A December 2020 study by UC Berkeley and Google researchers utilized a deep neural network to analyze facial expressions in six million YouTube clips representing people from over 140 countries. The study found that, despite socio-cultural differences, people around the world tended to use about 70% of the same facial expressions in response to different emotional stimuli and situations.[1]

The study’s researchers also published a fascinating interactive map to demonstrate how their machine learning technology assessed various facial expressions and determined subtle differences in emotional responses.

This study highlights the social importance of facial expressions because whether or not we’re consciously aware of them—by gazing into a mirror or your screen on a video conferencing platform—how we present our faces to others can have tremendous impacts on their perceptions of us, our confidence, and our emotional states. This awareness is the essential first step towards

2. Relax Your Face

New research on bruxism and facial tension found the stresses and anxieties of Covid-19 lockdowns led to considerable increases in orofacial pain, jaw-clenching, and teeth grinding, particularly among women.[2]

The National Institute of Dental and Craniofacial Research estimates that more than 10 million Americans alone have temporomandibular joint dysfunction (TMJ syndrome), and facial tension can lead to other complications such as insomnia, wrinkles, dry skin, and dark, puffy bags under your eyes.[3])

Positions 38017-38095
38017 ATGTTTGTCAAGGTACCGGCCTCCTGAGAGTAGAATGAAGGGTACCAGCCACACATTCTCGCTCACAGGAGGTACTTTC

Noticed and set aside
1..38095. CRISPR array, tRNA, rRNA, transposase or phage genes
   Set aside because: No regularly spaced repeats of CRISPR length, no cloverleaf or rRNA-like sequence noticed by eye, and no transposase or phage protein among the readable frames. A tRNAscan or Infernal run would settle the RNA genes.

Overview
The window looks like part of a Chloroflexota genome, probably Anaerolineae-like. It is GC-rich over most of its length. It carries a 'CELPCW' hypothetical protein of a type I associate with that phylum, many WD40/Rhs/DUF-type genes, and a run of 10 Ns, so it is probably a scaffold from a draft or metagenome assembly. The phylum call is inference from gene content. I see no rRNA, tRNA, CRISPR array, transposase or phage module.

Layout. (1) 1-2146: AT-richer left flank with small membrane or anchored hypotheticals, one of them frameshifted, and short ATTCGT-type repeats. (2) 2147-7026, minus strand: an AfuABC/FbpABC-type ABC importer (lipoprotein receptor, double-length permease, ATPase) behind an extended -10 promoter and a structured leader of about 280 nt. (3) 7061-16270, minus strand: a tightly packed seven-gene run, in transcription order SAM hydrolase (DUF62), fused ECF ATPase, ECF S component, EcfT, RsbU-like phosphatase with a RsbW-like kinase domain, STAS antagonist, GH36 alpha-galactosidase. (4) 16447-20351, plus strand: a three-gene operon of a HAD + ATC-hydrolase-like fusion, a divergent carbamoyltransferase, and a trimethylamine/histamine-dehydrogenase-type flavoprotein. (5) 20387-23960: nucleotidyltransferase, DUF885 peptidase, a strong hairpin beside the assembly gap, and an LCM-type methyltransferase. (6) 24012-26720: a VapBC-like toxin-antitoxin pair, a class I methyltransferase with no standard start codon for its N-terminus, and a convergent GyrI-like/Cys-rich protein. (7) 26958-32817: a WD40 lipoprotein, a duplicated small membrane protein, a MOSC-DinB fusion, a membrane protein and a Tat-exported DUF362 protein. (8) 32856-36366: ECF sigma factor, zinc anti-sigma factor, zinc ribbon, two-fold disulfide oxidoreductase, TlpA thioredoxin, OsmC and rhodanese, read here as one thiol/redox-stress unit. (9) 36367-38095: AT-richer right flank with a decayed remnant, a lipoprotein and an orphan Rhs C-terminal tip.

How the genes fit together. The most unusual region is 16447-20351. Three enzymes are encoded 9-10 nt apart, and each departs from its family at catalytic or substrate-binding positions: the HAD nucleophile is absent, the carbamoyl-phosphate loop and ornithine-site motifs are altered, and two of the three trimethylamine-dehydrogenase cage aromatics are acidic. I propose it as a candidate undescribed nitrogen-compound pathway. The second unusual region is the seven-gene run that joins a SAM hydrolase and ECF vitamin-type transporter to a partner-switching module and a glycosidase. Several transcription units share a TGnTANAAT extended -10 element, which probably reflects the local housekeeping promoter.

To avoid these unpleasant outcomes, start practicing progressive muscle relaxation techniques and taking breaks more frequently throughout the day to moderate facial tension.[4] You should also try out some biofeedback techniques to enhance your awareness of involuntary bodily processes like facial tension and achieve more confident body language as a result.[5]

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3. Improve Your Eye Contact

Did you know there’s an entire subfield of kinesic communication research dedicated to eye movements and behaviors called oculesics?[6] It refers to various communication behaviors including direct eye contact, averting one’s gaze, pupil dilation/constriction, and even frequency of blinking. All of these qualities can shape how other people perceive you, which means that eye contact is yet another area of nonverbal body language that we should be more mindful of in social interactions.